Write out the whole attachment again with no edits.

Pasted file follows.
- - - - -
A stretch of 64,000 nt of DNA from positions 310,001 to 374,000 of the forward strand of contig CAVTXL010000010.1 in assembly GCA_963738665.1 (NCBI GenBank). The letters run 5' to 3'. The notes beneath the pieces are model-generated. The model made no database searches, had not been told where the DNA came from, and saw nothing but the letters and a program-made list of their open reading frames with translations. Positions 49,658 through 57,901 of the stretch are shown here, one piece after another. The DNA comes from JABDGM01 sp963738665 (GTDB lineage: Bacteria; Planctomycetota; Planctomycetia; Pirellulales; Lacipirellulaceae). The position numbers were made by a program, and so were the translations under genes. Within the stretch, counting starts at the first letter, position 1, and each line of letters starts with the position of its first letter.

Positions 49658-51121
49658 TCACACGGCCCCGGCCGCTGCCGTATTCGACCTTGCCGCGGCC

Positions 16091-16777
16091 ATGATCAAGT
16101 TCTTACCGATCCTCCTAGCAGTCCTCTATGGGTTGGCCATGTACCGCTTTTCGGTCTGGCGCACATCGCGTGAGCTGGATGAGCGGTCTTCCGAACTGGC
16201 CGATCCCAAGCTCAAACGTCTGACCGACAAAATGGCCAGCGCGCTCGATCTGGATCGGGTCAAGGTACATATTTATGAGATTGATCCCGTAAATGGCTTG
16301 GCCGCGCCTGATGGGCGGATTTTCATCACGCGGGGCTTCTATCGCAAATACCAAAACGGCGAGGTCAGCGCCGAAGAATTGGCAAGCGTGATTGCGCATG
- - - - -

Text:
A stretch of 64,000 nt of DNA from positions 310,001 to 374,000 of the forward strand of contig CAVTXL010000010.1 in assembly GCA_963738665.1 (NCBI GenBank). The letters run 5' to 3'. The notes beneath the pieces are model-generated. The model made no database searches, had not been told where the DNA came from, and saw nothing but the letters and a program-made list of their open reading frames with translations. Positions 49,658 through 57,901 of the stretch are shown here, one piece after another. The DNA comes from JABDGM01 sp963738665 (GTDB lineage: Bacteria; Planctomycetota; Planctomycetia; Pirellulales; Lacipirellulaceae). The position numbers were made by a program, and so were the translations under genes. Within the stretch, counting starts at the first letter, position 1, and each line of letters starts with the position of its first letter.

Positions 49658-51121
49658 TCACACGGCCCCGGCCGCTGCCGTATTCGACCTTGCCGCGGCC

Positions 16091-16777
16091 ATGATCAAGT
16101 TCTTACCGATCCTCCTAGCAGTCCTCTATGGGTTGGCCATGTACCGCTTTTCGGTCTGGCGCACATCGCGTGAGCTGGATGAGCGGTCTTCCGAACTGGC
16201 CGATCCCAAGCTCAAACGTCTGACCGACAAAATGGCCAGCGCGCTCGATCTGGATCGGGTCAAGGTACATATTTATGAGATTGATCCCGTAAATGGCTTG
16301 GCCGCGCCTGATGGGCGGATTTTCATCACGCGGGGCTTCTATCGCAAATACCAAAACGGCGAGGTCAGCGCCGAAGAATTGGCAAGCGTGATTGCGCATG